Structural Framework and Reservoir Gridding: Current Bottlenecks and Way Forward

in: Closing the gap, CSPG, Banff, Canada, pages 8

Abstract

After some 20 years of progress, reservoir modeling still raises practical and theoretical challenges. Standard workflows are primarily built in a linear fashion (fault framework modeling, stratigraphic modeling, gridding, petrophysical modeling, upscaling, flow simulation and history matching). Modifying decisions in an early step in this workflow requires performing again all the dependent steps and the associated quality controls. Whereas robustness has significantly improved and makes it now possible to improve automation and running of multiple scenarios, we identify four main limitations in the current workflows and corresponding research axes: 1- Well correlations are most often deterministic in reservoir models, whereas they are affected by significant uncertainty. We need new ways to effectively sample this uncertainty by using sedimentological concepts and propagate it in existing time-to-depth conversion and gridding workflows. 2- Determination of the fault connectivity is often suboptimal: connectivity is decided from seismic fault sticks before stratigraphic modeling, whereas fault displacement is, with well test data, one of the most important arguments to decide about fault connectivity. We argue that evaluating fault displacement earlier in structural modeling workflows would most probably help choosing more realistic fault connectivity patterns right from the beginning, or stochastically sampling possible fault networks. 3- Gridding is a complex task and should ideally account for geological structures, facies and permeability fields and well geometry. The discretization of flow equations imposes additional gridding constraints to guarantee the performance and accuracy of flow simulation. Stair-step grids are a significant improvement to better handle some of these constraints, but locally flexible unstructured grids are the only way forward to appropriately integrate all available information while honoring discretization constraints. 4- Scale management has been a buzzword in reservoir modeling for years, but the current practice is still to take into account at best for two scales, and this after the reservoir gridding stage. We think that multiple scales should be used earlier on, and that connectivity and topological considerations should be used to ensure consistency between scales and between models and first-order dynamic information.

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BibTeX Reference

@INPROCEEDINGS{,
    author = { Caumon, Guillaume and Laurent, Gautier and Cherpeau, Nicolas and Lallier, Florent and Merland, Romain and Pellerin, Jeanne and Bonneau, Francois },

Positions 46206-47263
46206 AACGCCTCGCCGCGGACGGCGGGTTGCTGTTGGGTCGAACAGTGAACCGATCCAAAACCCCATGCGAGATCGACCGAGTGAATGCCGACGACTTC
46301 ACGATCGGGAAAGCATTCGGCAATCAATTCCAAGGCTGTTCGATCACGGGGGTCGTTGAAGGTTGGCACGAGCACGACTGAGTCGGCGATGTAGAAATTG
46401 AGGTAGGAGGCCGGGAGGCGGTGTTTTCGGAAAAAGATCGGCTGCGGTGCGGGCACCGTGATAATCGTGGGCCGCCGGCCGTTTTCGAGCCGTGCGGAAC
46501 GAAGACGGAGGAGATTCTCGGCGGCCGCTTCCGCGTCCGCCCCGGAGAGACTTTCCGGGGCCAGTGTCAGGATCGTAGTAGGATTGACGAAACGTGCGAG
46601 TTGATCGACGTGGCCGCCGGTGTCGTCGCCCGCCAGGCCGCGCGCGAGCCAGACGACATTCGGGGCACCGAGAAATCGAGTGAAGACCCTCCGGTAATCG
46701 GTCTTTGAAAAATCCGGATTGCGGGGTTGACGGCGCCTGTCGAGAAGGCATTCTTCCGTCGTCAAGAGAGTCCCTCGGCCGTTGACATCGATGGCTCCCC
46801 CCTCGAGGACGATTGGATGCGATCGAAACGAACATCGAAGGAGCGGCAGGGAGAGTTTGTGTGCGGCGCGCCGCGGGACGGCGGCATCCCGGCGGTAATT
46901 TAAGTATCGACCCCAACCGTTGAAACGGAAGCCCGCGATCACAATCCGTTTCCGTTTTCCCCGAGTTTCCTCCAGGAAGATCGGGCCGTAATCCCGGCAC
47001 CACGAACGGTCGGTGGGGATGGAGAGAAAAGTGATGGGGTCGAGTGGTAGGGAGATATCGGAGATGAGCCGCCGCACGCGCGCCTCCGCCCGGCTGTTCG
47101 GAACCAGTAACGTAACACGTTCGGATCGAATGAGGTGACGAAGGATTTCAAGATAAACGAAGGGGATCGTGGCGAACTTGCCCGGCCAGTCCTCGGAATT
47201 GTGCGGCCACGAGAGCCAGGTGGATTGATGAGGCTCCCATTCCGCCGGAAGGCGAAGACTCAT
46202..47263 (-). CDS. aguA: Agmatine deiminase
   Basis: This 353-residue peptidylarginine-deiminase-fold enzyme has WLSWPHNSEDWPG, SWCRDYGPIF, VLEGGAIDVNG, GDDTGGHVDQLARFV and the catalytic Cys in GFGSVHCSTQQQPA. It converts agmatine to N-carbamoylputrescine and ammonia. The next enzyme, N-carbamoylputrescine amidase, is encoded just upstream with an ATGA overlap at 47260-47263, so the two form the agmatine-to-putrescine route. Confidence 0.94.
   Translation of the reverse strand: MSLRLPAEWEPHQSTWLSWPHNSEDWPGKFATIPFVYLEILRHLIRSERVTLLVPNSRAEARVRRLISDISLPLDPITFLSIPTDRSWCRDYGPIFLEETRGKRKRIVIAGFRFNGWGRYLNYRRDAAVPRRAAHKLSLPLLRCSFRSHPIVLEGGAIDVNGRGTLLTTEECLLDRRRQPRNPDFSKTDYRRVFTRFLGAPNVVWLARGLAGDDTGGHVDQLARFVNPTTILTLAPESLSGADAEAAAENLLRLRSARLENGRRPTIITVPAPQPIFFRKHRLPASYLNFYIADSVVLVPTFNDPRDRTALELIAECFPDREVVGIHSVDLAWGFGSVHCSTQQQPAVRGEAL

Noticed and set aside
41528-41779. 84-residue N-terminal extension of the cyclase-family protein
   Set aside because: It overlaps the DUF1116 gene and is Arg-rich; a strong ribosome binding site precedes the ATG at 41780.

title = { Structural Framework and Reservoir Gridding: Current Bottlenecks and Way Forward },
     month = { "oct" },
 booktitle = { Closing the gap },
    series = { Gussow Abstract Archive },
      year = { 2011 },
     pages = { 8 },
  location = { Banff, Canada },
organization = { CSPG },
  abstract = { After some 20 years of progress, reservoir modeling still raises practical and theoretical challenges. Standard workflows are primarily built in a linear fashion (fault framework modeling, stratigraphic modeling, gridding, petrophysical modeling, upscaling, flow simulation and history matching).  Modifying decisions in an early step in this workflow requires performing again all the dependent steps and the associated quality controls. Whereas robustness has significantly improved and makes it now possible to improve automation and running of multiple scenarios, we identify four main limitations in the current workflows and corresponding research axes: 
1-	Well correlations are most often deterministic in reservoir models, whereas they are affected by significant uncertainty. We need new ways to effectively sample this uncertainty by using sedimentological concepts and propagate it in existing time-to-depth conversion and gridding workflows.
2-	Determination of the fault connectivity is often suboptimal: connectivity is decided from seismic fault sticks before stratigraphic modeling, whereas fault displacement is, with well test data, one of the most important arguments to decide about fault connectivity. We argue that evaluating fault displacement earlier in structural modeling workflows would most probably help choosing more realistic fault connectivity patterns right from the beginning, or stochastically sampling possible fault networks. 
3-	 Gridding is a complex task and should ideally account for geological structures, facies and permeability fields and well geometry. The discretization of flow equations imposes additional gridding constraints to guarantee the performance and accuracy of flow simulation. Stair-step grids are a significant improvement to better handle some of these constraints, but locally flexible unstructured grids are the only way forward to appropriately integrate all available information while honoring discretization constraints. 
4-	Scale management has been a buzzword in reservoir modeling for years, but the current practice is still to take into account at best for two scales, and this after the reservoir gridding stage. We think that multiple scales should be used earlier on, and that connectivity and topological considerations should be used to ensure consistency between scales and between models and first-order dynamic information. }
}